Summertime in the Rose City

Summer Hangout
Frosty Boy opens annually during the summer in Jackson

It’s summertime here in southern Michigan, so that means a number of things: going to the lake, shaking out the snow white legs, eating ice cream outdoors, and watching a bunch of fringe sports until the real main attraction comes back in the fall. So far this summer, I’ve done every one of those things except the first because I guess we’re too lazy or tired to make the trip to a lake this year.

The real highlight of the summer so far though has been going to a June 9th baseball game at Comerica Park between the Tigers and the Cubs. The stadium sitting just across the street from the Lions’ Ford Field is magnificent and no matter where you are seated you get an excellent view of the game going on the field, as my folks did sitting in the third tier. The Tigers dominated and won the game, but it was Tigers outfielder Rajai Davis’ amazing over the wall robbing catch of a potential home run that I remember the most.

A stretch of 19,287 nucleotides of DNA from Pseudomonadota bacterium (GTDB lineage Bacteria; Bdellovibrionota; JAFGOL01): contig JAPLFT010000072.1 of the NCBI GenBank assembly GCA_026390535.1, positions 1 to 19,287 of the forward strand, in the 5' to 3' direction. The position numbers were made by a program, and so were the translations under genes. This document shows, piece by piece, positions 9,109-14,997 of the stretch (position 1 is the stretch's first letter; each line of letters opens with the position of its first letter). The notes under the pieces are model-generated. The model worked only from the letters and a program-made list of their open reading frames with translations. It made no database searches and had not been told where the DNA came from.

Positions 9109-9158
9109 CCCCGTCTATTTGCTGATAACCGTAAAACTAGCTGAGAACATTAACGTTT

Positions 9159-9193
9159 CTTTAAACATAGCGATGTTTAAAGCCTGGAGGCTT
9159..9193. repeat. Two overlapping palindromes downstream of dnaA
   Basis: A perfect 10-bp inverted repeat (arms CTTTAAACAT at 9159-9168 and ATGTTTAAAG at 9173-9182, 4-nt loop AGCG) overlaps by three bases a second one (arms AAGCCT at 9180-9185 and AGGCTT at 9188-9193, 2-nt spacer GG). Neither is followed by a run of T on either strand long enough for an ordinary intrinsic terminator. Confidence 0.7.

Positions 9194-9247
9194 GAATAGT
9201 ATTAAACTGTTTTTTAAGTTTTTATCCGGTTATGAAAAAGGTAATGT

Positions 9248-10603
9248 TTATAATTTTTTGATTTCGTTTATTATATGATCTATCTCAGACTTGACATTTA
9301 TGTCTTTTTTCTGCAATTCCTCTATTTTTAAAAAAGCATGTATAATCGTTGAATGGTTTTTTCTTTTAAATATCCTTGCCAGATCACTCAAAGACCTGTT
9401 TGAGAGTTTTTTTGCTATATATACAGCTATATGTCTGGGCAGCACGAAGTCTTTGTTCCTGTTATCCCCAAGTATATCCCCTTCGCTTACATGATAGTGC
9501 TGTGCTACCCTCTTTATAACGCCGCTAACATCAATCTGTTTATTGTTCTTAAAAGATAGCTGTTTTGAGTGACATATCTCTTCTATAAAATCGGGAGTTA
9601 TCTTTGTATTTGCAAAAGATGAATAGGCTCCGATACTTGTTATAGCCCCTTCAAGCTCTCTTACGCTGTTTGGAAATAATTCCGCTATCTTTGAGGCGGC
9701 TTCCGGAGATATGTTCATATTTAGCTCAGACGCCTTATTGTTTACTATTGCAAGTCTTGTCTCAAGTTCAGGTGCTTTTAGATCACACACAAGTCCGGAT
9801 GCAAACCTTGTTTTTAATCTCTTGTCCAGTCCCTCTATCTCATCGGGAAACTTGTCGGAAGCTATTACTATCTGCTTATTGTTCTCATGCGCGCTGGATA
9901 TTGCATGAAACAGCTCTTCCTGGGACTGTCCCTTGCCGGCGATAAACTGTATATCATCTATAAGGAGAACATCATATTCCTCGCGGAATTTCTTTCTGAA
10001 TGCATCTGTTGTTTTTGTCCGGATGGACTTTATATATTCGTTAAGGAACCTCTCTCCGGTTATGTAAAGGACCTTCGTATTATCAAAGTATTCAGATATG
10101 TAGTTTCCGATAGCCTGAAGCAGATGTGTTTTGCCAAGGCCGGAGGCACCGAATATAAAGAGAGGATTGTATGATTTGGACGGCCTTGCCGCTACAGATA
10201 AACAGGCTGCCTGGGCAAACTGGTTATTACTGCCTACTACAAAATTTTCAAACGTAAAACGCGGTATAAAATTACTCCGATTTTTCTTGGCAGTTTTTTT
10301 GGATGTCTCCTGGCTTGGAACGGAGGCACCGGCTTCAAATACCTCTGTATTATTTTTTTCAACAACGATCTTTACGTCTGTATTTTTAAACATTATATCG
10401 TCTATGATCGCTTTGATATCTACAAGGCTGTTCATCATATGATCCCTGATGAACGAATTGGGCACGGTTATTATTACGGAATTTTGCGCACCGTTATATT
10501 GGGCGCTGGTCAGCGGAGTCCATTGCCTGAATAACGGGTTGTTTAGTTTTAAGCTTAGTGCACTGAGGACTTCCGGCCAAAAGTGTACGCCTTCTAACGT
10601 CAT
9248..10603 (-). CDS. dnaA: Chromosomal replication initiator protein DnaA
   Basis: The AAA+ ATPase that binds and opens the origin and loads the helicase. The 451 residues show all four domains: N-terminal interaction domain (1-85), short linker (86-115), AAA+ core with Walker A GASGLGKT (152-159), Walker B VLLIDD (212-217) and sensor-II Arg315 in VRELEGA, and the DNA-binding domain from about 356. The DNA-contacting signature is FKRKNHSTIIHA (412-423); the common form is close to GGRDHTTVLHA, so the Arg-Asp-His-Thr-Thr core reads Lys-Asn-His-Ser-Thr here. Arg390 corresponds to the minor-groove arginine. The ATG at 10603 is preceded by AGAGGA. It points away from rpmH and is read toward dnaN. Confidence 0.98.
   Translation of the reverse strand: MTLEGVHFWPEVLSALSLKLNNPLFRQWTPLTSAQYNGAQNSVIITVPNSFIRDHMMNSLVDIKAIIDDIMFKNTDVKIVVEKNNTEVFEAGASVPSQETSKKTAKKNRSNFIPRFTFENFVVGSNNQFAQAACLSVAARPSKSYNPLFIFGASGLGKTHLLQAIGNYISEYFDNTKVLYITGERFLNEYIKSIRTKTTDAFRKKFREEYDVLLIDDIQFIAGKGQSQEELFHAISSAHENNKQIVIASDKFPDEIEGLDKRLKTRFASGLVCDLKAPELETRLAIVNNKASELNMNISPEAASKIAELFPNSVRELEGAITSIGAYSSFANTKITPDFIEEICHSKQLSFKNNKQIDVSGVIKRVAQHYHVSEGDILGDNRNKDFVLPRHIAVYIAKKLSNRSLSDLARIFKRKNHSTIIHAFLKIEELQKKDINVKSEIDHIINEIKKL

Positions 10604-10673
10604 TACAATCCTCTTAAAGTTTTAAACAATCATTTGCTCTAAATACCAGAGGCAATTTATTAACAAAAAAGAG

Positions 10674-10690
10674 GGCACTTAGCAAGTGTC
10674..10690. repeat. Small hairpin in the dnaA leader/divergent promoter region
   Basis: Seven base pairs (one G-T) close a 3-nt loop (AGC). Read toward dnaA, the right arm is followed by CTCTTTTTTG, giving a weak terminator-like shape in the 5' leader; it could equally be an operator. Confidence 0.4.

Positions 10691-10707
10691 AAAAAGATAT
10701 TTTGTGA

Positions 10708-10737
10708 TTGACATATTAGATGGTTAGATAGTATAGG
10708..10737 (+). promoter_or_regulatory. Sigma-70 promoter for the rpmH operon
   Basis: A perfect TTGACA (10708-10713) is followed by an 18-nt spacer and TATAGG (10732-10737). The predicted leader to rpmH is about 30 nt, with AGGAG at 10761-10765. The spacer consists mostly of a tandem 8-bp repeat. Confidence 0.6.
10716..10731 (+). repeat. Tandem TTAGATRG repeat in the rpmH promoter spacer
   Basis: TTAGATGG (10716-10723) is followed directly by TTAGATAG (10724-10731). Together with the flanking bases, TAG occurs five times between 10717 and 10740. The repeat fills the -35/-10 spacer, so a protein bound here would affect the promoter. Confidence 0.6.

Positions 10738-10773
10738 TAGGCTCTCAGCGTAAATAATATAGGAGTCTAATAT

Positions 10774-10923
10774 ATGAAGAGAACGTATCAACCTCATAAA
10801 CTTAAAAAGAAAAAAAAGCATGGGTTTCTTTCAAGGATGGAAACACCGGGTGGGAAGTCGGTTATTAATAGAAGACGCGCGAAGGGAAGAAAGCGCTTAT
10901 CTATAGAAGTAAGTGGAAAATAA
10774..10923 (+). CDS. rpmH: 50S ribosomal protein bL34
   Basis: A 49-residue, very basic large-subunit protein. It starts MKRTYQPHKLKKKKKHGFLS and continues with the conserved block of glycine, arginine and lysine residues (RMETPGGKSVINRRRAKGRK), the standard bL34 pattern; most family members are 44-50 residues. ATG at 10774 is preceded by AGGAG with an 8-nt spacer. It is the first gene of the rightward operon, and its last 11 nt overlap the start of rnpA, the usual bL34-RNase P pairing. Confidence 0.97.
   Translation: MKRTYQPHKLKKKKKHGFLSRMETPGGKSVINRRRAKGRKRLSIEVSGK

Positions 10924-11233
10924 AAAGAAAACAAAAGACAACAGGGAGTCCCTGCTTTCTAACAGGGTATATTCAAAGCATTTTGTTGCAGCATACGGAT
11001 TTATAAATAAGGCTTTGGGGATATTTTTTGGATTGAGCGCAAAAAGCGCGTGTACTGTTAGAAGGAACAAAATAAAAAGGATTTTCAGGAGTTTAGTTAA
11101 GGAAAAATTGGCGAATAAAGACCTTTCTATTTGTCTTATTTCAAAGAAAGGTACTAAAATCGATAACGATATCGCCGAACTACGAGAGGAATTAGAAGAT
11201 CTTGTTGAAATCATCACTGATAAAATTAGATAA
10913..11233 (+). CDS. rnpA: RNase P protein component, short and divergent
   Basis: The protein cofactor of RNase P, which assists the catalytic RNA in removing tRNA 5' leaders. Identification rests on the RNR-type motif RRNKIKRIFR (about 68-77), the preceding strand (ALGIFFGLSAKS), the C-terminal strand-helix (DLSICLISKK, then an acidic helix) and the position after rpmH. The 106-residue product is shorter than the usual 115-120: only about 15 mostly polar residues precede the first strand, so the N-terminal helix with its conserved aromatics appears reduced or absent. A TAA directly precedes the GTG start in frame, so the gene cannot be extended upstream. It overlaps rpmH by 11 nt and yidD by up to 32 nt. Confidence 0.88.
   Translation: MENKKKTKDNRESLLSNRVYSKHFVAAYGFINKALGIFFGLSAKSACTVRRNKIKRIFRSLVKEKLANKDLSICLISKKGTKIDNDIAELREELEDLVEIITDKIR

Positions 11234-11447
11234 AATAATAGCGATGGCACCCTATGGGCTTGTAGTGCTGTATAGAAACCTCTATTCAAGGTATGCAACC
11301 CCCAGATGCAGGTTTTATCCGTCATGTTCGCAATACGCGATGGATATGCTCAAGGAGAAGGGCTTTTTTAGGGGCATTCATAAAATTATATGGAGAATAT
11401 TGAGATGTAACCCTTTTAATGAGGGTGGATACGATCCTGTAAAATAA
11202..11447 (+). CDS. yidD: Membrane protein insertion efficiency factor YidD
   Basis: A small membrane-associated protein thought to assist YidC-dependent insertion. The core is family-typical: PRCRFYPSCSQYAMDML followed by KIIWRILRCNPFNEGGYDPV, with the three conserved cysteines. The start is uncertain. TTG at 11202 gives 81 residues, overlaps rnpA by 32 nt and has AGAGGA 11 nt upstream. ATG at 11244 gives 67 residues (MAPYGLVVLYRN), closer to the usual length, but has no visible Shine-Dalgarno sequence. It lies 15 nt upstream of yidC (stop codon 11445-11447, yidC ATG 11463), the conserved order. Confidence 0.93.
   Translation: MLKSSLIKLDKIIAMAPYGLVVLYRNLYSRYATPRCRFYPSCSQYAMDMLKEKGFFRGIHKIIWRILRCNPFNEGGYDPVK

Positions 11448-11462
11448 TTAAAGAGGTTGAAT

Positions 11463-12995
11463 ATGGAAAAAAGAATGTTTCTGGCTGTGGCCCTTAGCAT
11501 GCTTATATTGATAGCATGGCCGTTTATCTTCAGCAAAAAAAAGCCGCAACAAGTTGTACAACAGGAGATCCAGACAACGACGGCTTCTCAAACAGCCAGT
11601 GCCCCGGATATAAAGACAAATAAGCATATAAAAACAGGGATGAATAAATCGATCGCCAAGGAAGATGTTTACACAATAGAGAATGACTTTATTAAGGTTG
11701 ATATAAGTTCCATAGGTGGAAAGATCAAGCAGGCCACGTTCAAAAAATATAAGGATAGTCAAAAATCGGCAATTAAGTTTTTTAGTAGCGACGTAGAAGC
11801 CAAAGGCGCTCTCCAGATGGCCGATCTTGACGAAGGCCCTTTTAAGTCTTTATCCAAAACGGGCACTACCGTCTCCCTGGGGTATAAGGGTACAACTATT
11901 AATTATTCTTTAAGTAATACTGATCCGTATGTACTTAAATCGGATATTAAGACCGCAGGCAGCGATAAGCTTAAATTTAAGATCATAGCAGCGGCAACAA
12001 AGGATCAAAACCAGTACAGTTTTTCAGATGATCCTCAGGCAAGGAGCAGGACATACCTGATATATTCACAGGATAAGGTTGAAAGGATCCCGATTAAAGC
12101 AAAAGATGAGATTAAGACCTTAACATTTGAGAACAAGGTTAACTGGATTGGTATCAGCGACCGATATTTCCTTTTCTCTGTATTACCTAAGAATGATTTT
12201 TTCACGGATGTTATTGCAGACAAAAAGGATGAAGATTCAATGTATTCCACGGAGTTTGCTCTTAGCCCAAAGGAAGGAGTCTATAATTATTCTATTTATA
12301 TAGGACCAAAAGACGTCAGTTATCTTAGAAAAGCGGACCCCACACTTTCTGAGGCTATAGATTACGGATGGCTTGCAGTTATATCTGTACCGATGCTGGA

The Rose Parade is an annual tradition here

There was also the Rose Parade in my hometown of Jackson which I got all on video and have yet to do anything with. The 57th incarnation of it. It included around four local marching bands, three floats or cars of Rose pageant queens, two men in superhero costumes (Batman and “Captain Jackson”), one happy go lucky but equally creepy Ronald McDonald character and one marching Monty Python Spam-a-Lot ensemble. It was altogether a wonderful day at the parade, even if I was too old to receive candy from the throwers and gave a potentially free stick of cotton candy I found lying on the ground untouched back to the vendor who supposedly dropped it. There was a cop right across the street from where the cotton candy lay and I obviously didn’t want to look suspicious or fall for some unintentional bait.

Here is an excerpt from the Rose Parade website as to how my city got its nickname: